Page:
Game Ownership in the Digital Age: Who Owns Your Games?

Subscriptions, streaming, and what they mean for your money


Nate Ansari

3 years ago | 7 min read

I have too many games. Games I haven’t played. Games I didn’t even know I had. But you won’t see many of them if you came to my place. I don’t have a massive collection I can show off on YouTube. I don’t even need any space to put most of them.

Sony takes care of my games for me.

Like most gamers, my game collection transformed from physical to digital. It’s all in the aether. This has turned out great from a clutter-perspective. I don’t have things to organize or dust anymore. It’s all in a databank somewhere deep in the middle of the Pacific Ocean. Probably.

Who Owns Your Games?

The conversation over ownership is not new. With every technological advancement comes new methods of consumption. Books, movies, music, games, all these are disappearing from our shelves. From a cleaning perspective, that’s great; fewer things to dust!

But, as I look at my empty shelves, something occurs to me. Do I own my digital library? I paid for those things, after all.

The answer is, no, I don’t own my digital games.

Source: Push Square.
Source: Push Square.

Sony Take My Money

Note: my primary gaming platform is the PS4 Pro. So, my observations stem from Sony’s offerings.

Buying digital games is easy. It’s convenient. I can boot up my PS4 Pro, go into the PlayStation Store, and pick from an astonishing number of titles. As a PS Plus subscriber, I get two games a month (three now, with PS5 titles) and plenty of sales. That’s an annual subscription payment of $59.99 for twelve games. Some hits, some misses, but always value for my money.

I don’t have Sony’s streaming service, PlayStation Now, but 2.2 million people subscribe to the service. A survey by SVG indicates roughly 56% of gamers use PlayStation Now. What’s clear is streaming services will dominate the industry in the coming years. It already has.

And who could blame gamers? With PS Now having around 700 games, a $59.99 subscription seems like a bargain. With about $120 (PS Plus and PS Now subscriptions are separate), you can get the most out of Sony’s gaming platform. Not bad. From a consumer perspective, we’re living the life. We have endless options all from our couches.

But with convenience comes a price.

Losing My Subscription

What if, for some reason, I wanted to end my subscription to PS Plus? All the games tied to that service are gone. I can’t play them. Subscribing to PS Plus for years now, half my digital library would disappear. The other half are games I’ve purchased through the online store and I would still be able to play them. Assuming, of course, the game didn’t need PS Plus for online multiplayer.

Digital backlog. Source: Medium.
Digital backlog. Source: Medium.

But what if I had to sell my console?

I’d lose all but seven titles.

For most of my library, then, I couldn’t sell them to a friend or store. That might not sound like a major deal but breaking down the used value of each game I own, I’d lose about $1,600. That’s only digital games with physical formats I could buy at GameStop.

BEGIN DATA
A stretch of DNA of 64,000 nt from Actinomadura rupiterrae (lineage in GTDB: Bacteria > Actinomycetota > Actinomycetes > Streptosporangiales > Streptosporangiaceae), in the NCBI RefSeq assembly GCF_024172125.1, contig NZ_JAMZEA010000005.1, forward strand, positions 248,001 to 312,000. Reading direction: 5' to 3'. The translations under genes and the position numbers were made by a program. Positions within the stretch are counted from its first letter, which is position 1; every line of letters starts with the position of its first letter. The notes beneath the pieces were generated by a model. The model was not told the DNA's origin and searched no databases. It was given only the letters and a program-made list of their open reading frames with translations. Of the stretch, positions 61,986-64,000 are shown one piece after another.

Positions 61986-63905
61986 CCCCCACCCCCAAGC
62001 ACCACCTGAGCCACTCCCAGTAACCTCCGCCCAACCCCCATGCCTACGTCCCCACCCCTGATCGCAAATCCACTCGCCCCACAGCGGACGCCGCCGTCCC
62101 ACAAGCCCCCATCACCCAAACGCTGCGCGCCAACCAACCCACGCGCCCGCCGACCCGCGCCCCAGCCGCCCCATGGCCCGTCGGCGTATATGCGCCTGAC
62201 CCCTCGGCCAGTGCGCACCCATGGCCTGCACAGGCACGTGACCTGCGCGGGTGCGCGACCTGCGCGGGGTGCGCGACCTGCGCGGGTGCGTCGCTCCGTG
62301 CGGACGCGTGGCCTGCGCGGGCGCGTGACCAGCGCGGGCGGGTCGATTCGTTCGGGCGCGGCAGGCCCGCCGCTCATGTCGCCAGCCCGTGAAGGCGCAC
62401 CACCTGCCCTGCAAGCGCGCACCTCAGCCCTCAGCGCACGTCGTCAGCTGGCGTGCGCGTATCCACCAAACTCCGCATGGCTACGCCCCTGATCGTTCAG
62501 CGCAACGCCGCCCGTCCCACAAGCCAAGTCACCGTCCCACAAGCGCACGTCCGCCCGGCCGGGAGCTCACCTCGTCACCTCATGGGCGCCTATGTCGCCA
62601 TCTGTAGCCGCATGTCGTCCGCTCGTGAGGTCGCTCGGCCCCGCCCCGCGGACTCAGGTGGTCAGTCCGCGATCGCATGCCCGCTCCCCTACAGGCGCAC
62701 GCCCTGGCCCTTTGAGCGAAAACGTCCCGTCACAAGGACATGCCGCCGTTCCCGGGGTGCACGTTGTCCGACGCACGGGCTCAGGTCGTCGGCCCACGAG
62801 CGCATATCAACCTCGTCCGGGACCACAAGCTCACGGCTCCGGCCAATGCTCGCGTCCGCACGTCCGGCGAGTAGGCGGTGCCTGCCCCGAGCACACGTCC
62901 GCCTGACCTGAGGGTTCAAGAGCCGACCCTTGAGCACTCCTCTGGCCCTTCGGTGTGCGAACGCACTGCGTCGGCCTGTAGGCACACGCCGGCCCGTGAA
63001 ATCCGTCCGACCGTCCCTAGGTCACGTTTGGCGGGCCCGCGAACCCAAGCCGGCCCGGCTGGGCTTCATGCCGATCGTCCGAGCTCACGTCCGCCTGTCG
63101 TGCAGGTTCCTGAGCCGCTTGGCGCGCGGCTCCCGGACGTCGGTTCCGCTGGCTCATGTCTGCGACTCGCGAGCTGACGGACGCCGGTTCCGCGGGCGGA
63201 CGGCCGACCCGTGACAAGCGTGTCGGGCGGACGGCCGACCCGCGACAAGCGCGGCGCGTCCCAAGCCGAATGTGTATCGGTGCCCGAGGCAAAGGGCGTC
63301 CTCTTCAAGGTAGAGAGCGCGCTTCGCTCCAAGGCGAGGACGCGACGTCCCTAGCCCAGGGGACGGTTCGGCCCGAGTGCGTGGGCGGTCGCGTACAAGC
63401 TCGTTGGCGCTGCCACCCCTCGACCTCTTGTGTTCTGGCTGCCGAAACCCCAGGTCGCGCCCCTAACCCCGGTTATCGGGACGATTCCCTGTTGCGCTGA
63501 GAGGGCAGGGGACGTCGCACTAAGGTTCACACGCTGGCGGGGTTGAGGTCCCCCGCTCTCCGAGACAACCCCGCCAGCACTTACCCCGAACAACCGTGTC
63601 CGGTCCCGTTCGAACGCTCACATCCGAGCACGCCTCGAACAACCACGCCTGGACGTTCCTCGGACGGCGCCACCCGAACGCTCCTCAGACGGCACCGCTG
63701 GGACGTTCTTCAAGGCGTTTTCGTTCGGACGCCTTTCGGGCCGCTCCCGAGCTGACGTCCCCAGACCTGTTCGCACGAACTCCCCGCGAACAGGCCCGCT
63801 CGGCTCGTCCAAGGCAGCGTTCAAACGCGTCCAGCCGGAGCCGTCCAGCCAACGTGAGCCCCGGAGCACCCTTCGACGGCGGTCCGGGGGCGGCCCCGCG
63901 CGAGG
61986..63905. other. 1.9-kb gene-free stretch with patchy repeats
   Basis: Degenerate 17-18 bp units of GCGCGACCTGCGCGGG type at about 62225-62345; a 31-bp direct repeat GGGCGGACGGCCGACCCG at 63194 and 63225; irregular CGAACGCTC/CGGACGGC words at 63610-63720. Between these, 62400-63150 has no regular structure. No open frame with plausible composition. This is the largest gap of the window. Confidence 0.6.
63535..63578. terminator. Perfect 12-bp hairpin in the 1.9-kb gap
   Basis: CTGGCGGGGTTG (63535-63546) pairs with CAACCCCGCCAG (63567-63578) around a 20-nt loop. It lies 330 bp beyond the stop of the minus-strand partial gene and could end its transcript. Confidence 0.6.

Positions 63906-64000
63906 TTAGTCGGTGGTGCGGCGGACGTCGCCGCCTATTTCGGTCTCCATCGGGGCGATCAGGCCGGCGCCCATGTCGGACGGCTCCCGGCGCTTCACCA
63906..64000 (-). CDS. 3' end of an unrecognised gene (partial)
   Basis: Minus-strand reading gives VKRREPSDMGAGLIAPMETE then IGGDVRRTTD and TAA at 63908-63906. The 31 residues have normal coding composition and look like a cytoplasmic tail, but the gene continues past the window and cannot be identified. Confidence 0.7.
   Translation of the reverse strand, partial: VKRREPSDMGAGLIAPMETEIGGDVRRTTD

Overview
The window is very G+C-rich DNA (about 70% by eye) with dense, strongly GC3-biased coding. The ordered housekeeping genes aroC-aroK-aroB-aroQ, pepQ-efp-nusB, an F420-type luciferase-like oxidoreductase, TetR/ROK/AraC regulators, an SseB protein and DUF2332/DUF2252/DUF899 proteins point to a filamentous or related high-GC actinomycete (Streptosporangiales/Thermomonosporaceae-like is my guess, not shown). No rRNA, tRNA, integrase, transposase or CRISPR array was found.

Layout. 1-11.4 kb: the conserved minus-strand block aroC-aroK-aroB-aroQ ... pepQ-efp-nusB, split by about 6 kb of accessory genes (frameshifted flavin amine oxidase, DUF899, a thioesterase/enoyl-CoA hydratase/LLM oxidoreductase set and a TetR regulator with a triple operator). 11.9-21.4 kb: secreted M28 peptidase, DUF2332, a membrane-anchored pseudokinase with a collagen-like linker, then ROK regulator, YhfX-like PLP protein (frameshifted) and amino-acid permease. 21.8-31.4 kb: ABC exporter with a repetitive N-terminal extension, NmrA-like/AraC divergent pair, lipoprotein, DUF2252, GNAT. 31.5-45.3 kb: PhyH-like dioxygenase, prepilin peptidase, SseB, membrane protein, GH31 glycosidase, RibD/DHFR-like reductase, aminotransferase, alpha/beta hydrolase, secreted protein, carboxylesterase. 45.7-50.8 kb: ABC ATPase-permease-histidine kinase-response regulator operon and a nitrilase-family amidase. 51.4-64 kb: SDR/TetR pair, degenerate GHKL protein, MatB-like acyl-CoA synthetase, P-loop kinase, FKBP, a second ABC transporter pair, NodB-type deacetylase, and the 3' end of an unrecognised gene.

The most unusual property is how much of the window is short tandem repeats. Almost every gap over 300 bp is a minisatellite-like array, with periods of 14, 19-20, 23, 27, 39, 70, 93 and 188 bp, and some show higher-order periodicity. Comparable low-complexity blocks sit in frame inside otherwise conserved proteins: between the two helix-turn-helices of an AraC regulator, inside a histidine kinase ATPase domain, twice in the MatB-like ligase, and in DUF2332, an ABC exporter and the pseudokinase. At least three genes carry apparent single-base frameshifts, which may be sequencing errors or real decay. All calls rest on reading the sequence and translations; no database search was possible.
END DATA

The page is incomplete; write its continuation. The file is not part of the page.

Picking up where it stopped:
To break it down further, if I wanted to sell that same collection to GameStop, I’d get about $300~$400 back in-store credit. Cash would be around $200~$250. That’s infinitesimal to the money I put into buying the games, but there’s a key takeaway here.

It’s an option I’d have.

If I had those physical copies, I could sell them to GameStop. I could sell them to a friend. I could loan them to a friend, or trade for a different game. I could keep them on a shelf to play years later. I would have that choice.

But I can’t do that with digital games. Because when I buy a game in a digital market, I don’t buy a game.

I buy a license.

Licensing For Your Attention

That’s the issue with digital purchases: you don’t actually own the product. You only own it as long as you have a way to use it. Look at the Kindle. Get rid of your Amazon account, say goodbye to your books. Without saying it, companies incentivize you to stay with the company.

Your purchases depend on it.

No matter your method, subscription impacts you. Source: Wccftech.
No matter your method, subscription impacts you. Source: Wccftech.

Forget to Remember

Subscriptions are ubiquitous in our daily consumption. Every major company has subscription services. Think about all the subscriptions you have and I guarantee you forgot about one or two.

In the gaming industry, we’ve been in a phase of free-to-play and subscription (or cloud)-based gaming for quite a while now. It makes sense from both sides of the transaction, as a consumer can pay little to no money for access to a massive collection of games.

The company can in turn refine its live product, make adjustments, and patch bugs with minimal risk. Never before could we have that kind of quality assurance.

Annoyed by Tidus’ laugh from Final Fantasy X? What’s the bet that a patch would have fixed it if the original released today?